19. Don’t mumble and lose the streetmeat patois. Offhanded slacker jackassery might be way kewl in other venues, but do you really want the people that’ll be tinkering with your body with toxic substances and sharp objects confused?

20. I’m convinced that hospitals should provide prospective parents with lists of names that they can choose from for their spawn, including instructions on how to spell them. Parents that saddle their spawn with unpronounceable, unspellable, misspelled, faux-ethnic names should be publicly flogged. If your child wants to make some anti-societal statement with his name, let him do it on his own, don’t saddle the poor little beggar with it when he’s too young to know what’s going on. And if it’s you that has issues, jerk your name around, not your kid’s.

21. TRICARE assigns you to a primary care manager. I will try to match you up with your caregiver’s available appointments first, then move on to other available providers in order that you be seen expeditiously. If you hate your caregiver’s guts, call TRICARE and have your PCM changed. As long as a caregiver is listed as your primary, that’s who I’m going to try to book you with first. Them’s the rules.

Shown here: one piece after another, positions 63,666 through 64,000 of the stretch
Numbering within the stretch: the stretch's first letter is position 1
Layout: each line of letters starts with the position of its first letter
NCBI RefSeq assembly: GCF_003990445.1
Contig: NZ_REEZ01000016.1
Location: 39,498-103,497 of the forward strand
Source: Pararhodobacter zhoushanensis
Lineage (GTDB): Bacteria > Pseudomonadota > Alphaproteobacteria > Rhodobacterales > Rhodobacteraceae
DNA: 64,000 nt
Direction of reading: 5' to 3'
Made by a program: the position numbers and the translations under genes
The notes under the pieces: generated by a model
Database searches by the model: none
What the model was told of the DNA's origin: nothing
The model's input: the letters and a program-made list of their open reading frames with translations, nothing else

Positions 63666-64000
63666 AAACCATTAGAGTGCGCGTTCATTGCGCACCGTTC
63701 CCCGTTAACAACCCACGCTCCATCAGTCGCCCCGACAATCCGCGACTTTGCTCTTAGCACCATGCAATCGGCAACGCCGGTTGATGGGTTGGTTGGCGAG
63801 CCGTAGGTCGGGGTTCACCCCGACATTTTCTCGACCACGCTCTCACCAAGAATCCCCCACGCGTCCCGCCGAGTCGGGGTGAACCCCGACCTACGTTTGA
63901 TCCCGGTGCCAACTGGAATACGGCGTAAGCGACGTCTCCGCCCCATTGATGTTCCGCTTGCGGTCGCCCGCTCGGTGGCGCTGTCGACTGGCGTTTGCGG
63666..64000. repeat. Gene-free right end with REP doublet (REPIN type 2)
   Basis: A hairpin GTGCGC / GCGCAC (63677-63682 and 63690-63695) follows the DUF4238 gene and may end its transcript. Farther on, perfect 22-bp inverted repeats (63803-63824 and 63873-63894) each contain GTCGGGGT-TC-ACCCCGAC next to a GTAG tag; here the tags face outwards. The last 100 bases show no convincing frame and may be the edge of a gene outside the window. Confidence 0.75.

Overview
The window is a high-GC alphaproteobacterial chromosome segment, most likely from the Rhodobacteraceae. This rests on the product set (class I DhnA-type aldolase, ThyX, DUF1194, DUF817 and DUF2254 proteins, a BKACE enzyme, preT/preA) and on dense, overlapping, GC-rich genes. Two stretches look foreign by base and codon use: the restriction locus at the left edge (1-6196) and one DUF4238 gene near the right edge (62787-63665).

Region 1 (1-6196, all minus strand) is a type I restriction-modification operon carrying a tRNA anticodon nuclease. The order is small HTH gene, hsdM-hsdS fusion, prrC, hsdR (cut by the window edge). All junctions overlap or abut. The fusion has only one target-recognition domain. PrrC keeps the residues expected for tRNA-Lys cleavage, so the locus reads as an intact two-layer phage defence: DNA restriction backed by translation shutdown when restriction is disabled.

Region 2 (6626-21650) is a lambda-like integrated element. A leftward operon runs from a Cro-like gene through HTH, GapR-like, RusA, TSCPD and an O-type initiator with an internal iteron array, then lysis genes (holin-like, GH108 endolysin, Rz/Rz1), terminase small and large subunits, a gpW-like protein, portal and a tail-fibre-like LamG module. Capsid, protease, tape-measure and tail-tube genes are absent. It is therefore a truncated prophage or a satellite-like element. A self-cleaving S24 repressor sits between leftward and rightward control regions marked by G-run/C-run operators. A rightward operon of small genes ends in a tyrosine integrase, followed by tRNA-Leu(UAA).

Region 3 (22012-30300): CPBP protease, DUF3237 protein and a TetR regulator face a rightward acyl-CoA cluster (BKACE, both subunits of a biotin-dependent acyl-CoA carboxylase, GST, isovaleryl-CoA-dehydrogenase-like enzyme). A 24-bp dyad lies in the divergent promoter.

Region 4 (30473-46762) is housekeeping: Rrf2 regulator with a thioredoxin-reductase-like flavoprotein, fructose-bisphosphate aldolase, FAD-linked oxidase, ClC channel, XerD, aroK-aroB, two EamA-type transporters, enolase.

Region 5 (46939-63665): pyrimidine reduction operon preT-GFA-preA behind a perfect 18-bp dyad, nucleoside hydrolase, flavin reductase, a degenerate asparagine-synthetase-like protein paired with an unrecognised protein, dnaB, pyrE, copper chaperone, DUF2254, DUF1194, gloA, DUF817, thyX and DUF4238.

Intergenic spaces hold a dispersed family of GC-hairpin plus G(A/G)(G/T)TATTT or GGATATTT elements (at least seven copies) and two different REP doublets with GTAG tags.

22. If you just can’t tolerate that you have a male caregiver, call TRICARE and have it changed. You may find yourself having to be seen offbase as there just aren’t that many wymyn providers round these parts. In any event, I don’t care, talk to the hand. I understand that in certain situations having a provider of a particular gender can be uncomfortable for that particular situation and we do try to work with these issues, but the blanket whining about all wymym all the time is quite tiresome, get over it, and yourself.

23. Just because you don’t have to pay for care, doesn’t mean that it’s worthless. A history of no-shows will get you barred from the facility as you’re preventing other folk from being seen by jerking the facility around.

24. This is the appointment desk, just tell me who you are and what you need to be seen for, I can take it from there. Save the history for your visit, I can’t do anything with it and you’re just extending the call.

25. If it’s an emergency, why are you calling me? Can you say 911?